Node-Alpine images with Git

This will be short and sweet.

I was building out an image for a swagger diff api (link)
and quickly realised that the size of the Node-Jessie image is > 600mb. Which is just too bloody much for my 12 lines of expressjs.


This image is based on the popular Alpine Linux project, available in the alpine official image. Alpine Linux is much smaller than most distribution base images (~5MB), and thus leads to much slimmer images in general.
This variant is highly recommended when final image size being as small as possible is desired. The main caveat to note is that it does use musl libc instead of glibc and friends, so certain software might run into issues depending on the depth of their libc requirements. However, most software doesn’t have an issue with this, so this variant is usually a very safe choice. See this Hacker News comment thread for more discussion of the issues that might arise and some pro/con comparisons of using Alpine-based images.


To minimize image size, it’s uncommon for additional related tools (such as git or bash) to be included in Alpine-based images. Using this image as a base, add the things you need in your own Dockerfile (see the alpine image description for examples of how to install packages if you are unfamiliar).

https://hub.docker.com/_/node/

The problem with the alpine image is that it does not contain GIT (as you can see from the above quote), which is a requirement for NPM to work properly.

So, the fast and easy way is to just add git to the dockerfile.

You simply add RUN apk --no-cache add git to your Dockerfile and you are good to go.

Doing this I ended up at an image size of 109mb down from 650mb, not bad.
Anyway, my Dockerfile went from

To


Note the change from
node:8.15-jessie to node:8.15-alpine as well.

If you want to know more about packaging simple node services inside a docker container, I highly recommend this article

Throttling actions in .Net Core 2.1 using AttributeFilter

I have previously written about Throttling in the pre-core times, and this is sort of the update to that post – with a bit of fixes and tweaks.

Lets get to it;

A few changes:

In my last post I did things a bit differently, for instance; I used to throw a custom exception type and handle that as a response, I have learned that this is an anti-pattern and is strongly discouraged (at least by David Fowler).
Anyway now we return a class, which is basically just my old ApiException type, just without the inherited bits of Exception. – this is both cheaper and cleaner.
Also since we are using .NET Core, we are using IMemoryCache instead of HttpRuntime.Cache – which is also nice.

services.AddMemoryCache();

On to the attribute:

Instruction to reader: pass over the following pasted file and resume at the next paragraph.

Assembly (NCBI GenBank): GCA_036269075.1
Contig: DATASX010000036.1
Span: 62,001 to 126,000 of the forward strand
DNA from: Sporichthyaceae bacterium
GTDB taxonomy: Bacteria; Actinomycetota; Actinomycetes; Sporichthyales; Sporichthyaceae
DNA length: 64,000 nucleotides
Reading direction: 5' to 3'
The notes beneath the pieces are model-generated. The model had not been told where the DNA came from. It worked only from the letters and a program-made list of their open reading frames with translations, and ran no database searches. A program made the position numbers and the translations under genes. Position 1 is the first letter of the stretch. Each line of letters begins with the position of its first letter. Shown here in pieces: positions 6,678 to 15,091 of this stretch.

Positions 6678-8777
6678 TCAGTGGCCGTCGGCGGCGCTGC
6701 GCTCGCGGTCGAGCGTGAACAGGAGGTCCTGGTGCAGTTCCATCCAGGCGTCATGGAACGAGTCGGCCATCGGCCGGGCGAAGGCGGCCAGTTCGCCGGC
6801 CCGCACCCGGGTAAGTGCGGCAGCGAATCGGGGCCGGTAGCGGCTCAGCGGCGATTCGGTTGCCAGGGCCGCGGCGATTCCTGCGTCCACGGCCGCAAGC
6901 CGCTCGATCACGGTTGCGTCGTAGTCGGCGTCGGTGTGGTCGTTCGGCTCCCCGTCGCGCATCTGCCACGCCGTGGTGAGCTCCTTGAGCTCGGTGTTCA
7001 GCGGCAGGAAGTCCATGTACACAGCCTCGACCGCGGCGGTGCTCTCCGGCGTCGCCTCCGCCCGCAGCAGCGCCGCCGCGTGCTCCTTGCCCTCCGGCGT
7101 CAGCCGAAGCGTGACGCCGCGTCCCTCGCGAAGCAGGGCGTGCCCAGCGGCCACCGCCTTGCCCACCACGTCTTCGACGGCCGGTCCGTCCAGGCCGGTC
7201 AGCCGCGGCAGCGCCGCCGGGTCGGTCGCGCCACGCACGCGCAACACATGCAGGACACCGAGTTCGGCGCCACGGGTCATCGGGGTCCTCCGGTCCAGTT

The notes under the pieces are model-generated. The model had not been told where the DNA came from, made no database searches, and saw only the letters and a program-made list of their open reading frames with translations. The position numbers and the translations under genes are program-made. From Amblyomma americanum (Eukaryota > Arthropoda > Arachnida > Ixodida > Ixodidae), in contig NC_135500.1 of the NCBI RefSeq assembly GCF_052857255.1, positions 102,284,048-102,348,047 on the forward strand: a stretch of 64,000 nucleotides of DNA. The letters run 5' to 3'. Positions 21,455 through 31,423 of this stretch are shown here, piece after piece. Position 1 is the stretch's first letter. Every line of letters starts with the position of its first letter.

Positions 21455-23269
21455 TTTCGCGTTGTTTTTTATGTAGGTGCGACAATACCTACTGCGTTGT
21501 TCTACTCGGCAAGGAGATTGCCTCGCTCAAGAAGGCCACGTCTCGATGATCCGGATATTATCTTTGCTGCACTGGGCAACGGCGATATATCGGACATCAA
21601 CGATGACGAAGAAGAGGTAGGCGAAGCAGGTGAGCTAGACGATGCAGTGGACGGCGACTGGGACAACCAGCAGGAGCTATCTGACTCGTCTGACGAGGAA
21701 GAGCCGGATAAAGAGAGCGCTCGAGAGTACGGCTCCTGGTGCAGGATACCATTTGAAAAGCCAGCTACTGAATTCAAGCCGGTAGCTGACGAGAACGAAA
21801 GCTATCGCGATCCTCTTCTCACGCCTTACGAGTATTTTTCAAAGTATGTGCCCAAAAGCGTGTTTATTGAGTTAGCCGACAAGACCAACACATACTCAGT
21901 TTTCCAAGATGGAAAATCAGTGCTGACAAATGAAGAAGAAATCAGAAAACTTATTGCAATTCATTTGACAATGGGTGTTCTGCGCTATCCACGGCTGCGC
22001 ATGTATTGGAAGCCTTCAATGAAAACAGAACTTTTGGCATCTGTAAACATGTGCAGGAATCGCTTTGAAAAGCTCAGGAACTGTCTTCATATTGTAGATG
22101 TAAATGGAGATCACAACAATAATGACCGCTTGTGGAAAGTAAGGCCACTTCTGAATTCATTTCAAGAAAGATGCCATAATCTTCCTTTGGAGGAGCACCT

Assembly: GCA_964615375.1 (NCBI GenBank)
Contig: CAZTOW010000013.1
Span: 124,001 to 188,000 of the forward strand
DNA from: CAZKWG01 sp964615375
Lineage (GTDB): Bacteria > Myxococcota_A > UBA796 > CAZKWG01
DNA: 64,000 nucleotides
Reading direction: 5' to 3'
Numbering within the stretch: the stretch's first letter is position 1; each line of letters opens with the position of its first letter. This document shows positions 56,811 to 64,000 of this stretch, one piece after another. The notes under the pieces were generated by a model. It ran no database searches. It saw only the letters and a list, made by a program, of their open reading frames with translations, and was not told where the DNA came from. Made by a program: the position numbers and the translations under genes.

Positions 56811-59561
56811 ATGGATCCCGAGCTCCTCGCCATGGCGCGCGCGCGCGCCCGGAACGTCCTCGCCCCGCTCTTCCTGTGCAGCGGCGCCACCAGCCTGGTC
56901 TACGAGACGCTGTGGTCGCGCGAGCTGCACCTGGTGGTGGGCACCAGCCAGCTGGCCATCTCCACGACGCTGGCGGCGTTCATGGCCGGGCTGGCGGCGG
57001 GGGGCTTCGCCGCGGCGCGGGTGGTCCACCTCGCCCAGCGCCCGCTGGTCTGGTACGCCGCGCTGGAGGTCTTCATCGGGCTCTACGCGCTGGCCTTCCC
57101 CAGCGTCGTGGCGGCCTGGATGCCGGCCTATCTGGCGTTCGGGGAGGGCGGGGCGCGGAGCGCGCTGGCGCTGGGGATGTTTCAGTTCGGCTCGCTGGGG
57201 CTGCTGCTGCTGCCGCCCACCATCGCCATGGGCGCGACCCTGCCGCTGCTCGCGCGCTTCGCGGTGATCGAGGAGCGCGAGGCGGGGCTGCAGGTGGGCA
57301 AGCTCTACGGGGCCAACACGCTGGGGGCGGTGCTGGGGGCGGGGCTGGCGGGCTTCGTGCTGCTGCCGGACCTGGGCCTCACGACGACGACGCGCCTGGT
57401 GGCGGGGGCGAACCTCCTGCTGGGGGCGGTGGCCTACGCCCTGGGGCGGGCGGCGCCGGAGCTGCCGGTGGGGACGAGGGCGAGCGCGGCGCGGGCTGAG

There isn’t a lot to it to be honest.

  1. Check for existence of cache entry
  2. If none, create one and set allowExecute = true
  3. If allowExecute != true, return throttle response and short-circuit the pipeline.

Do note that this throttle uses IP as it’s target, but could easily be username or similar.

Usage:

[IPThrottling("GetItems", 300)]
[HttpGet]
public ActionResult<IEnumerable<string>> Get()
{
    return new string[] { "value1", "value2" };
}

The above throttles for 300 seconds for the GetItems key, so you can group together functionality as well, if you really need to.

Ill talk about the custom response in a different blogpost

Versioning WebApi and documenting version with Swagger

Versioning in WebApi

Note: This post draws alot of points from https://www.troyhunt.com/your-api-versioning-is-wrong-which-is/ – but is more about implementation and documentation through swagger.
So please go read Troy’s post and then come back :).
There are a couple of ways of versioning a restful api
among them are:
1. Url versioning e.g. GET http://example.com/api/v1/cars
2. Request-Header e.g. GET http://example.com/api/cars — Header: api-version: 1
There are pros and cons in both regards, Troy gets around them quite nicely.
Time to code!

Url Versioning

Easy – simply use either the RoutePrefix- or RouteAttribute

Read more about the Routing-Attribute here

Request-Header

Drawing from Troy’s post
We create a new attribute which uses a custom routing constraint

** Usage **

Effectively matching routes based on the “api-version” header.

Swagger

When using swashbuckle (swagger implementation for .Net).
It knows about the default Route- and RoutePrefixAttribute, so Url Versioning is taken care of, out of the box.
But Header versioning is not.
Fortunately, it’s quite easy to implement an OperationFilter that adds the header as a parameter to the endpoints in question.
This implementation uses a list of versions and the endpoints relativepaths to know when to add the parameter and when not to.


How would you implement the OperationFilter?